Currently viewing the tag: "share the road"

1The following is a guest post by Matthew González, a pedestrian, cyclist, and in-denial vegetarian who blogs his adventures at mgregueiro.com. He formerly worked in Miami with Teach For America and now lives in Spain doing research as a Fulbright Fellow. He launched mgregueiro.com as a place to discuss great ideas with the many great minds hiding throughout the wrinkles and corners of the interwebs. Check out his blog, or follow him at @mgregueiro to join the conversation.

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In 2010, 4,280 pedestrians and 618 cyclists were killed by motor vehicles in the United States. The most dangerous state? Florida, with 4.40 pedalcyclist fatalities per million population. Though some states have worked to lower this number by painting bike lanes and posting “Share The Road” signs, it is time American cities move from this temporary solution to a more permanent one: designing streets that serve motorists, pedestrians, and cyclists.

The problem with “Share The Road” signs is that they pin cyclists, motorists, and pedestrians against each other by making them responsible for outcomes, i.e., when a cyclist gets hit by a car it must be the cyclist’s or motorist’s fault. This thinking, however, doesn’t go deep enough and will not bring the much needed solutions.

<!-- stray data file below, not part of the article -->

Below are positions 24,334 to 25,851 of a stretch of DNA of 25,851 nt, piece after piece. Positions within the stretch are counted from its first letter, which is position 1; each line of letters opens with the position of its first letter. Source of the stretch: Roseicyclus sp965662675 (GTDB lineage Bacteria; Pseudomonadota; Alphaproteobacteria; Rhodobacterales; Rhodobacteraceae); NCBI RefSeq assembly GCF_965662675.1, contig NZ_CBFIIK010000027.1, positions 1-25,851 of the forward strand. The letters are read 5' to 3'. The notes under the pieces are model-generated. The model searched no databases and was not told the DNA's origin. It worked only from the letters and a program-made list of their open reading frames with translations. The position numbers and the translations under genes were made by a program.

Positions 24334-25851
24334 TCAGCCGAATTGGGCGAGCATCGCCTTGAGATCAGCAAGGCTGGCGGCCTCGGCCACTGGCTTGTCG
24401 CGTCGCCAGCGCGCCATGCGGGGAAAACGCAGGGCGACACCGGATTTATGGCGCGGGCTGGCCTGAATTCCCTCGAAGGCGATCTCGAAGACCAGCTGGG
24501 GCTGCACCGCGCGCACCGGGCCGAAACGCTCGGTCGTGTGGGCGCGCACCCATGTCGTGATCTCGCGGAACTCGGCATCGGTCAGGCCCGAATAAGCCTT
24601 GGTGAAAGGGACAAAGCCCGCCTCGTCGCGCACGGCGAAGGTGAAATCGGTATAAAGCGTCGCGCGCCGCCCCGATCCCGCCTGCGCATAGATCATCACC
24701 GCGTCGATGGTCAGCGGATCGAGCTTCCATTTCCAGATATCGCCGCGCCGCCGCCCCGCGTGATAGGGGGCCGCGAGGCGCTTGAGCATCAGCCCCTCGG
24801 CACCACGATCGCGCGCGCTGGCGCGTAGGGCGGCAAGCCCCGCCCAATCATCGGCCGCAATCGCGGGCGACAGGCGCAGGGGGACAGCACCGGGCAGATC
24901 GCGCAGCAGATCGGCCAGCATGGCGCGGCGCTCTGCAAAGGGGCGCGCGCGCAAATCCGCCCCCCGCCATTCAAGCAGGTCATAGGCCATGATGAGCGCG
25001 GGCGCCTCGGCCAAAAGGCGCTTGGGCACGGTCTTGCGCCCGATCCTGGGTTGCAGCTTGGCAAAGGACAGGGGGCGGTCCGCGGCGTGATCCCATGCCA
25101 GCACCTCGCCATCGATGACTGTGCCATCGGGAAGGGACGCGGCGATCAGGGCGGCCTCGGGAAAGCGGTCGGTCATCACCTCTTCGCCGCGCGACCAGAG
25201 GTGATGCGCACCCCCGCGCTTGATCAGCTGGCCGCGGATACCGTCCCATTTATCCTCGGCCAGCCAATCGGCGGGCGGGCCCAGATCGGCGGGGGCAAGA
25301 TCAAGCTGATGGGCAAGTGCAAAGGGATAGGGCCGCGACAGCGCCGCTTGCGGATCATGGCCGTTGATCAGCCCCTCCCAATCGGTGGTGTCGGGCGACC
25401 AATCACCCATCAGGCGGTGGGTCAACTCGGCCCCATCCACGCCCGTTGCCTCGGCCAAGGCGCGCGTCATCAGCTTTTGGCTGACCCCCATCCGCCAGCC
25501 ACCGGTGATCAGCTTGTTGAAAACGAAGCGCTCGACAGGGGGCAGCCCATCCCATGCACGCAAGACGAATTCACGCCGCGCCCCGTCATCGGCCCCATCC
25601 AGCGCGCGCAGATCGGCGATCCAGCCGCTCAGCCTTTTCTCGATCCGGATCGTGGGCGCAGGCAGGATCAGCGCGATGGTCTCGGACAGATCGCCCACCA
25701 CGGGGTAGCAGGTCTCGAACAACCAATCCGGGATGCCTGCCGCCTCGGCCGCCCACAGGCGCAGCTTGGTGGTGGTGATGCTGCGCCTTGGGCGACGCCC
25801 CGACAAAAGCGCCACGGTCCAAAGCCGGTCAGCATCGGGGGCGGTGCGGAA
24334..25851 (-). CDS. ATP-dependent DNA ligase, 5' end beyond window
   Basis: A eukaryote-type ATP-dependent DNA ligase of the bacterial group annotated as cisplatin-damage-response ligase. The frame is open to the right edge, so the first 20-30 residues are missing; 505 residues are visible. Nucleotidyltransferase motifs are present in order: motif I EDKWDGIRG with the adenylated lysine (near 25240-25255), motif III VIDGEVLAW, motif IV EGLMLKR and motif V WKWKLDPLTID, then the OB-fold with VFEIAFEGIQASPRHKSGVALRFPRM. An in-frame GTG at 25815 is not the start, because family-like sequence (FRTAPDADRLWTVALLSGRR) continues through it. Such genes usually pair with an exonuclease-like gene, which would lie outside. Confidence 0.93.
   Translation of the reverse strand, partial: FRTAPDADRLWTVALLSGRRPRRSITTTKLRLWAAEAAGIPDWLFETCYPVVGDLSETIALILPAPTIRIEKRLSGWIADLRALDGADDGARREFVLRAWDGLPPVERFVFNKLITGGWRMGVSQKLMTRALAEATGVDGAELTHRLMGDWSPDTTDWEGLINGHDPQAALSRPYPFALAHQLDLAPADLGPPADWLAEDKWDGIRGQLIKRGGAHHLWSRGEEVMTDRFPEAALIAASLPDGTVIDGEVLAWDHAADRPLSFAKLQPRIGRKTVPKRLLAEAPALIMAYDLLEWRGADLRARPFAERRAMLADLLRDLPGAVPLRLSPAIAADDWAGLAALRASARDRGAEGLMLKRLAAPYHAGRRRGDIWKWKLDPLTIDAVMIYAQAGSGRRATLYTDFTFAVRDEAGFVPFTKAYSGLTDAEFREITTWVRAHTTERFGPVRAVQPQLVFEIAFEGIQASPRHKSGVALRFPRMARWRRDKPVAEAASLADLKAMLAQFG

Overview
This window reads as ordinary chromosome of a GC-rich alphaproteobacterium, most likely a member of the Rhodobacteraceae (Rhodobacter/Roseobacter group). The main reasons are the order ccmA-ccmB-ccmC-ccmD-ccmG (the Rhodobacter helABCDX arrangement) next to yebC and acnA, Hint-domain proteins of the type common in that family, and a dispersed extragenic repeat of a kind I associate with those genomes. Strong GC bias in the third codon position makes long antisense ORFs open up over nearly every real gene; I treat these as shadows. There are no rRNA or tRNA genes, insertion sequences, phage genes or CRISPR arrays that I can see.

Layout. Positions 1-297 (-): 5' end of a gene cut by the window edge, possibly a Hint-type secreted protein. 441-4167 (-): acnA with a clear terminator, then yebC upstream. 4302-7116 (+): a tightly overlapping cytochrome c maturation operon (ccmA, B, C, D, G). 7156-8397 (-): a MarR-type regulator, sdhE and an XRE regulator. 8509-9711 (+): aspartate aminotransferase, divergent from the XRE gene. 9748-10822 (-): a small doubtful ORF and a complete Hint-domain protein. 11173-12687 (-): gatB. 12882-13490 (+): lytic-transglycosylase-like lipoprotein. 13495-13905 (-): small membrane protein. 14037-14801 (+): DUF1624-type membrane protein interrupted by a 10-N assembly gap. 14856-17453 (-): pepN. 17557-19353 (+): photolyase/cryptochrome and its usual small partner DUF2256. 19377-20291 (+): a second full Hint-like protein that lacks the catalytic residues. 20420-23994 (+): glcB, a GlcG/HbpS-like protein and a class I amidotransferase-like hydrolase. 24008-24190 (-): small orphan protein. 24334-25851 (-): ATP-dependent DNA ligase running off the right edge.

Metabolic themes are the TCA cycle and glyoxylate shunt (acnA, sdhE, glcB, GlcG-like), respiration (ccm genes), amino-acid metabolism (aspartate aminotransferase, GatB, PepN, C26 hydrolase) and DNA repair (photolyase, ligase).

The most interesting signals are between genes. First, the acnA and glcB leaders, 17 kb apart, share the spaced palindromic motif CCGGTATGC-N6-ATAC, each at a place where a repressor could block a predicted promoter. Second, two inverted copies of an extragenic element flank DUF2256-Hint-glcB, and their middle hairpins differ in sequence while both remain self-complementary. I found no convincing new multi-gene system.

These fatalities are caused by a systemic failure of our city infrastructure to provide safe spaces for pedestrians and cyclists. Legislators must understand that “Share The Road” signs are no more than construction signs: they represent the need for work to be done on our city’s roads, not the outcome. Cycling and jogging/running are the two most popular outdoor activities among Americans and it is time our city infrastructure reflect it.